By Maureen Lorenzetti
WASHINGTON, Apr. 4, 2001A comprehensive energy bill will be ready for US President George W. Bush this summer, predicted a key lawmaker Wednesday.
“We’ll see energy bills moving to the president’s desk this summer,” said Rep. Joe Barton (R-Tex.), speaking before the National Energy Marketers Association.
Barton declined to provide specific details on what a House version of the bill would include until after the White House issues its own recommendations later this spring (OGJ Online, Apr. 2, 2001).
In the near term, Barton, as chairman of the US House Subcommittee on Energy and Air Quality, said he plans to officially unveil a separate “emergency” bill this week designed to help alleviate California power shortages and to prevent similar situations from happening in the Midwest and Northeast. A draft proposal is now being circulated among House members, and he hopes to hold hearings on the plan in early May.
“We’ve got to do something right now,” Barton said.
Meeting with reporters on the sidelines of the conference, Barton denied some Democratic opponents allegations that the “emergency” bill was “feel-good” legislation that would do little to fix California’s problems.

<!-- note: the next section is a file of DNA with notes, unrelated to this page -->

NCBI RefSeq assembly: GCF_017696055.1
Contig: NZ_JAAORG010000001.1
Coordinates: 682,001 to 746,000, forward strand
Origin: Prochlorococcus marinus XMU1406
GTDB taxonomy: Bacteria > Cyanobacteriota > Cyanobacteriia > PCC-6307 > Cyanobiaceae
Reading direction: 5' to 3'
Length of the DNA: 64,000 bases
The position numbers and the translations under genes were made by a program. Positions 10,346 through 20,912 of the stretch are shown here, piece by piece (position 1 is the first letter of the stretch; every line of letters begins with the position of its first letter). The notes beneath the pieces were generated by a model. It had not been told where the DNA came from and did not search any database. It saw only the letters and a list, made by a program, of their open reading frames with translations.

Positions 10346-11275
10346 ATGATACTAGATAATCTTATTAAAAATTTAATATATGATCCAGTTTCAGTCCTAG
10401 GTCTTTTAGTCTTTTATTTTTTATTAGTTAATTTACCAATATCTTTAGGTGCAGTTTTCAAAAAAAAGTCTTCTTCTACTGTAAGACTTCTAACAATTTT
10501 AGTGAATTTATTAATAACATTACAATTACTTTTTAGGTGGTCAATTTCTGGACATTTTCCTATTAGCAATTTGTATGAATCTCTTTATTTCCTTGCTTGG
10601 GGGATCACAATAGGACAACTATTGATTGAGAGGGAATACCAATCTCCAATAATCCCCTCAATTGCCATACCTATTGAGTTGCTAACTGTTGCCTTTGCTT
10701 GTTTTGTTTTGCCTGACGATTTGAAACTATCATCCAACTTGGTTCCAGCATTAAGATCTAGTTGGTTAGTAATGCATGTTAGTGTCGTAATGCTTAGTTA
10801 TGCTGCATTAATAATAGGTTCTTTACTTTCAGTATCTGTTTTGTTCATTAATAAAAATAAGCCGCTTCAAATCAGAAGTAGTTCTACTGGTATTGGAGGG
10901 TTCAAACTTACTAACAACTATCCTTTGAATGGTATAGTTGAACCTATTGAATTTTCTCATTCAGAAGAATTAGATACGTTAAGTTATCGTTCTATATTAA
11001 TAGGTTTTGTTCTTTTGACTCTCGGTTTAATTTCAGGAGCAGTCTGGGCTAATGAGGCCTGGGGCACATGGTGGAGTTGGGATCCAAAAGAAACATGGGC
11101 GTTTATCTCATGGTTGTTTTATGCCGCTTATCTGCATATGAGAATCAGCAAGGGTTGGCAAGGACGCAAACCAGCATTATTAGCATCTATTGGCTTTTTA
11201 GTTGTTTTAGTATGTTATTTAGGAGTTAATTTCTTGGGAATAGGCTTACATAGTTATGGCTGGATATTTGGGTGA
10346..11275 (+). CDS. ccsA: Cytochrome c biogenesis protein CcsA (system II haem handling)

“We are seeking to clarify statues and expand authority to states. There is a lot of uncertainty out there. That is not ‘feel-good’ legislation,” Barton said.
The congressman would not detail if the bill was similar to earlier circulated drafts (OGJ Online, Mar. 23, 2001). However he stressed the bill would include provisions that were not necessarily specific to California.
Expanding Path 15
As reported previously on OGJ Online, the early draft includes provisions directing the Federal Energy Management Agency to prepare for blackouts by setting up an office in California, conducting an education campaign preparing for blackouts, and having an emergency plan ready to provide assistance during blackouts.
The list also includes a proposal for federal assistance to expand Path 15the south-to-north transmission constraint on power shipmentsas quickly as possible. Barton indicated that up to $300 million in federal money, possibly as loan guarantees, might be earmarked for that project.
The California grid operator has frequently blamed its inability to move power north as contributing to shortages in northern California. Among the ideas floated is to direct the Western Area Power Administration to take responsibility for the Path 15 expansion and authorize federal payment for all or part of the project.
Beyond expanding transmission capacity, however, Barton steadfastly ruled out any kind of government “bailout” such as wholesale price caps.
“Price caps are politically expedient. They hold down prices to the next election, if you are lucky,” he said.
After the emergency bill is finished, Barton said he hopes to shift attention to implementing the White House task force recommendations. Barton also said he expects to revisit federal electricity restructuring legislation that failed to pass Congress last year.
The congressmen said he disagreed with some lawmakers who allege California’s problems with its own electricity restructuring would doom the issue on Capitol Hill.
“You can’t say, great, let’s do nothing,” Barton noted. “California is the test case that shows us how not to do it.”